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Monday, September 17, 2007


So I've been back from Austin for a while, and now that I have a few spare minutes, I figured I'd hit some of the highlights of the truly Texalicious event.

-There was much gnashing of teeth and stamping of feet over the position of "narrative designer" (not really, but we need some drama here). If you don't know what a narrative designer is, join the club. Apparently, they're guys who don't actually write, but who are there for the life of the project and help the actual writer figure out the best way to write for that story...or something. I'm sure there's more to it than that, but it wasn't really clear to me. One of the speakers was Patrick Redding, a narrative designer for Ubisoft, but a lot of what he talked about seemed to focus on the idea of "flow" and how writing can help serve that purpose. What I understood sounded really interesting.

-A few guys with experience writing sequels, in addition to some great discussion about how to treat material with an established fanbase, had a small airing of grievances regarding production and their sometimes regrettably small place within it. Also, Tom Abernathy, writer for Destroy All Humans, got to present DAH2 to one of his bosses -- Bono from U2. Probably while drunk.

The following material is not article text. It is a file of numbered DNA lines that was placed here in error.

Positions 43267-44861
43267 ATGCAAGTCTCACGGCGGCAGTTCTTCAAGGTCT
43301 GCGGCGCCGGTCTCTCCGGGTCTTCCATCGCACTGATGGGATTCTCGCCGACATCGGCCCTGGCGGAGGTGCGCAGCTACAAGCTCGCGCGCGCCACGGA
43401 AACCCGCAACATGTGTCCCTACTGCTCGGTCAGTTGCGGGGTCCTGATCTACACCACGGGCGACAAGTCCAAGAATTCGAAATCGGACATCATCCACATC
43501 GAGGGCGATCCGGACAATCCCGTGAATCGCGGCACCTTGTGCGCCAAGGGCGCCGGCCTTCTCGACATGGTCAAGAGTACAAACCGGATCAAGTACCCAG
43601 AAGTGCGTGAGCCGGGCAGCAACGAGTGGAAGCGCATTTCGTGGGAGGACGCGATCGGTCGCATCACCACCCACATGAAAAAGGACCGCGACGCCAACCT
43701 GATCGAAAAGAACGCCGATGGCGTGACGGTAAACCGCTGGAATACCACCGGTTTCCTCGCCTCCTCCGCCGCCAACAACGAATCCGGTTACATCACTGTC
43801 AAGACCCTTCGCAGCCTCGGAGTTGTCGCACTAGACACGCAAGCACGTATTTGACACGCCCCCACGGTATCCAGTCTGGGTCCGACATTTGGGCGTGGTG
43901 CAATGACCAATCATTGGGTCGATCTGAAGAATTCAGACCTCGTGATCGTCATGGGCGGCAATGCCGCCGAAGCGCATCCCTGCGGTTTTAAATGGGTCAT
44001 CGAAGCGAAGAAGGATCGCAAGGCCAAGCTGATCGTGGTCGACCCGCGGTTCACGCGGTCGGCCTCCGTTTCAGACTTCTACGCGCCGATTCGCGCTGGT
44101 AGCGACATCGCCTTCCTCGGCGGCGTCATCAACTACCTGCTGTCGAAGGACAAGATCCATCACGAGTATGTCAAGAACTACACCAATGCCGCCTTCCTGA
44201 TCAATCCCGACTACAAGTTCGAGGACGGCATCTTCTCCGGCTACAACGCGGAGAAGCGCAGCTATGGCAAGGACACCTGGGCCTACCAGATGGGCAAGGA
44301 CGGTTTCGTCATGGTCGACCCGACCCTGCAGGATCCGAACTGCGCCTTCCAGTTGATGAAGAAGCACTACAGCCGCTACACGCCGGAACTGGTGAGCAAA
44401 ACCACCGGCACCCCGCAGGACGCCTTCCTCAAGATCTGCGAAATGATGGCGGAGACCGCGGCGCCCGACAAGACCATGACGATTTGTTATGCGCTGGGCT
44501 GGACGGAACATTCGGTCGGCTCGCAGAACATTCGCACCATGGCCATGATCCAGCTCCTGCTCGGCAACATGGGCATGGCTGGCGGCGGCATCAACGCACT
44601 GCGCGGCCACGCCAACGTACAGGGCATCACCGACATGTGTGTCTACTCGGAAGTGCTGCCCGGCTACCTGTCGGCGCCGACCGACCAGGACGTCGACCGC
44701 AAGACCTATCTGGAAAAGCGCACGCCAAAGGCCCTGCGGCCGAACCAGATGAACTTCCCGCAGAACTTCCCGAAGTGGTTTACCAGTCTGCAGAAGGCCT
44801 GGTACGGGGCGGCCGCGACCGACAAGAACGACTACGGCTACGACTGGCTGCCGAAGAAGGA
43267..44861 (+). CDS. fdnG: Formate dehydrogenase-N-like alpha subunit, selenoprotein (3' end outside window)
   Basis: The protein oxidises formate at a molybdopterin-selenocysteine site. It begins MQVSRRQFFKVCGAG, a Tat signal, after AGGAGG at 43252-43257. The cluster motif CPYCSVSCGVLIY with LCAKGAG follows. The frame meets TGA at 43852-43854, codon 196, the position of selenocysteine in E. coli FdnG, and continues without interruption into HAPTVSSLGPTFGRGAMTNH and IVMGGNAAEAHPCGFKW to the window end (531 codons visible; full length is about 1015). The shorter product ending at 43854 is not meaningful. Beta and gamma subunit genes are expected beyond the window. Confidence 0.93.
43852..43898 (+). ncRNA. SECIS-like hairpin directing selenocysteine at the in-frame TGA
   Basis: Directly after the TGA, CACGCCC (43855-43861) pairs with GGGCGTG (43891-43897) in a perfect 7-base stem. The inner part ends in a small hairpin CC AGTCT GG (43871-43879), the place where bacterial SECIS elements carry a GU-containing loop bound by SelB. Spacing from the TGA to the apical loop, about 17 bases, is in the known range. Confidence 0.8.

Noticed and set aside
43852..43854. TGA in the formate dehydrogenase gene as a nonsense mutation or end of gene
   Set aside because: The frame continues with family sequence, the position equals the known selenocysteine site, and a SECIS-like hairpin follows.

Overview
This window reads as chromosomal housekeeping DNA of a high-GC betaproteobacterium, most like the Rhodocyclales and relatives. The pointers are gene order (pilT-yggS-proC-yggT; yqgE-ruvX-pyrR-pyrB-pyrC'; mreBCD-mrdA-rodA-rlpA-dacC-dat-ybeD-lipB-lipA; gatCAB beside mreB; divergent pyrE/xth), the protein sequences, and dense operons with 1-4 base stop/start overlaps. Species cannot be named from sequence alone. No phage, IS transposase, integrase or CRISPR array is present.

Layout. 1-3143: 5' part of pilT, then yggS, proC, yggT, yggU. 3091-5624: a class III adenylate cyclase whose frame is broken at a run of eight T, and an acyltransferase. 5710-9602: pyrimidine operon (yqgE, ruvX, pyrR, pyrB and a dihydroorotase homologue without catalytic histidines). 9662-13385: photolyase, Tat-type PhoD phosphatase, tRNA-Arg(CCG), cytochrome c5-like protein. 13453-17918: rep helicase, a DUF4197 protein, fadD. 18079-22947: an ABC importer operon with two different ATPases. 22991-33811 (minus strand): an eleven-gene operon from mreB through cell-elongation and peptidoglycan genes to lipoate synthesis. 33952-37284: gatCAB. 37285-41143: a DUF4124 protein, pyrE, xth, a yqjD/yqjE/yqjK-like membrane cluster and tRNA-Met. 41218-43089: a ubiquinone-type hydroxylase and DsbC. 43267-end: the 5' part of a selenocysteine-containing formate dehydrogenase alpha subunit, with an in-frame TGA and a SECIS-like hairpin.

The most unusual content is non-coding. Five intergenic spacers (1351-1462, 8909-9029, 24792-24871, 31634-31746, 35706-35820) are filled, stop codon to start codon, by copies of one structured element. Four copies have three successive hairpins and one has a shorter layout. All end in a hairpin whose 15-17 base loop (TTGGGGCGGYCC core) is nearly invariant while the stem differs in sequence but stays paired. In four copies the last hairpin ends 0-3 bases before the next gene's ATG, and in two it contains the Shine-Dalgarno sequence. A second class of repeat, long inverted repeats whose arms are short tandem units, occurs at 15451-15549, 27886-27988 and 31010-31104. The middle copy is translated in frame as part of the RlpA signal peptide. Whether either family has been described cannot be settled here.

-Denis Dyack has given and taken a lot of shit in the industry, but he knows what the hell he's talking about. He had some really cool things to say about the nature of our medium and where he thinks it's heading. Also a few tidbits relating to his experience working with Nintendo and whatnot. Smarter than a lot of people give him credit for, I think.

-Speaker Matt Costello did magic tricks for us. Sure, they probably wouldn't have fooled a 4th grader, but dammit magic is cool!

-Speaker Chris Bateman led a discussion about breadcrumbs and funnels. Breadcrumbs being the little clues we leave in games to keep players on track, and funnels being the options we provide in case players decide our track sucks and clomp off into the wild. It seems like a basic idea, but it's really easy to overlook if you're not careful. Very interesting.

-Speaker Austin Grossman expounded on how most video game writing sucks (agreed) and why (ripping off direct-to-DVD action flicks). A very passionate man, to say the least. He took maybe 4 breaths during his hour-long sermon. It was a severe kick in the ass for game writers, and a very good way to end the conference.

All in all, it was very much worth the $0 I paid to go. Not much of it applied directly to my current job as a localization dude, but a huge shot in the arm for my plans to do stuff that doesn't involve me trying to find a 6th different way to translate "What?!"

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